April 02, 2005 | Ronda Jambe

Junkies are the scum of the earth (1)

A harmless reminiscence, with a sad sting in the tail.
Playing the melodies of those forgotten dreams
Learning to play a musical instrument was never something I particularly aspired to. Intermittent years of dance training, as a child, an adolescent and later as an adult were my main active connection with music.
When my older child had piano lessons, I was always just the ogre in the background, cajoling him to put in the time, rather than taking a real interest in what and how he was learning. He changed teachers a few times and when he went to live with his dad at 12 his lessons ended.
So when my daughter turned 7, and I trotted her off to a local piano teacher, it was just a whim that I would try to follow her simple lessons. The book was big print, with jolly coloured drawings and not too many notes to a page.
At that level, the code was transparent. Start with the Queen of the Keyboard, Her Majesty the Middle of C, and be introduced to her court. The little tunes were so satisfying to hear, completing some deep neural circuit connecting my hands, eyes and intellect. Left side and right side reconciled.
Listening patiently each week during my child’s lesson, I derived vicarious benefit from her patient advice. If she was doing a piece correctly, then I could copy that approach.
At first I was confident that my mature mental discipline could overcome the rigidity of age. I had hopes of keeping up with my flighty child, who could hardly sit still for five minutes and was so easily discouraged. But it soon became apparent that her natural ability, lack of inhibition and simple agility would leave me far behind.
Melodies rooted themselves in her memory. Tunes played well, but with a numbing allegrettissimo, made me feel a sluggard, struggling to gain just a fraction of her ease.
All of which has been good for her ego and doesn’t bother mine much, since every new song I learn is a private joy, worth all the effort.
Maybe a nine-year-old doesn’t need more evidence that her mother is past it. Maybe I should be embarrassed that my fingers find it so difficult to play different notes on each hand at different rhythms. These hands, after all, can deal competently with a computer keyboard (but not knitting needles).
Long ago, in my naive youth, my imagined future was never one of great wealth, but rather one in which leisure for reading and listening over and over to opera libretti was taken for granted. Of course I would come to know other operas in the way I’d studied Traviata. Whatever would stop me?
But life and the work-a-day world intervened, and music became a more passive pleasure. The discipline of dance became too hard to combine with parenting and earning a living. Now, along with my daughter, I am reclaiming a humble participation with a part of my heritage that is lodged deep inside.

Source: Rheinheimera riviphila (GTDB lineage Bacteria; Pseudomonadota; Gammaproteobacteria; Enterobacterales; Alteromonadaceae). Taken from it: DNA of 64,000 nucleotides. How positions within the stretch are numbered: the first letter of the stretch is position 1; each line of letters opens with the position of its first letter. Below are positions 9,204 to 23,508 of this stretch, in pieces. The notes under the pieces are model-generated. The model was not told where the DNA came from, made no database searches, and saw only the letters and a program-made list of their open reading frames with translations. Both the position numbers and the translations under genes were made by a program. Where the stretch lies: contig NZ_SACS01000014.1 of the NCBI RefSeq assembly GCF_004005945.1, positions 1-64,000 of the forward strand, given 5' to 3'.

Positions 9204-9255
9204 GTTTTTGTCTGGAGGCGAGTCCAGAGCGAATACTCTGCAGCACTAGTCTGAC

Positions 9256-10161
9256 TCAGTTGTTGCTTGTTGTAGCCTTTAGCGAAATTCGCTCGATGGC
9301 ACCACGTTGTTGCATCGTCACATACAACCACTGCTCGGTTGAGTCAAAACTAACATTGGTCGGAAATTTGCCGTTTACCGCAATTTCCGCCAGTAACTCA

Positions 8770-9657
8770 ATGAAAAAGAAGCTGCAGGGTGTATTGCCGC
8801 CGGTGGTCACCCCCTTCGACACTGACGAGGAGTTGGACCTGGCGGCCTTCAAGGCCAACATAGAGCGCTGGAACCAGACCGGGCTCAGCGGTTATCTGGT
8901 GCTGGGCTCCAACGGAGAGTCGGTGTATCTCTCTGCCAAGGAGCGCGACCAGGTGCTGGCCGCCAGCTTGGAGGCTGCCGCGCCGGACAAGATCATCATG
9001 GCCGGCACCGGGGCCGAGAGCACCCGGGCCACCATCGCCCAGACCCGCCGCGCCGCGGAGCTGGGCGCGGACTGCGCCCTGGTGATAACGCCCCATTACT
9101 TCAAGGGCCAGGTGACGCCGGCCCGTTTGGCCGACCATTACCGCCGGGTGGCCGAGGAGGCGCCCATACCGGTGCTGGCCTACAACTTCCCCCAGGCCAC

It seems that as a species, humans are defined by our extremes: we have within each of us the germ of a Mozart or a Michelangelo, and equally the potential of a child murderer or a Serbian rapist.
For a few fleeting moments recently, my children took over the grand piano at Canberra’s Hyatt lounge. In this gracious setting, the younger one, normally fearless, had me ask permission. Soon the teenager worked up the courage to play a bit of blues. And they didn’t fight, although the older one commented sadly that his sister ‘doesn’t know any duets’.
That little interlude gave me hope. Maybe children that love music will grow into people that won’t bring harm to the world. Sometimes when it is time for the evening news, I find I prefer to linger at the piano instead. Patiently affirming my humanity at the keyboard, learning to play a sonatina passibly, can’t be a bad thing all up.
Coda: That piece was published about 13 years ago in the Canberra Times. As I re-read the faded clipping, the ache I have learned to ignore stirred with a familiar physical tightness in my chest. My son must have been about 15 then. He became a junkie about 3 years later, after many difficult years of behavioural and school problems.
Reflecting on the woman who wrote those words, I can see she was clutching at straws of hope for his redemption, even then. In hindsight, she appears perhaps mistakenly idealistic, a dreamer, but thoughtful and concerned with their development. I grant myself that much. After more than 10 years, the last four in and out of jail and still no end in sight, I no longer hold out hopes for his redemption. His sister is a jazz musician, and now carries all my hopes.

Posted by Ronda Jambe at 3:07 pm | Comments (1) |
Filed under: Uncategorized

1 Comment

  1. Your not alone. Though not having your experience I am aware through the honest disclosure of friends of the path that you have and continue to tread. To be honest I’m aware that it is share luck that I don’t tread the same path.

    Comment by Valerie — April 5, 2005 @ 8:31 pm

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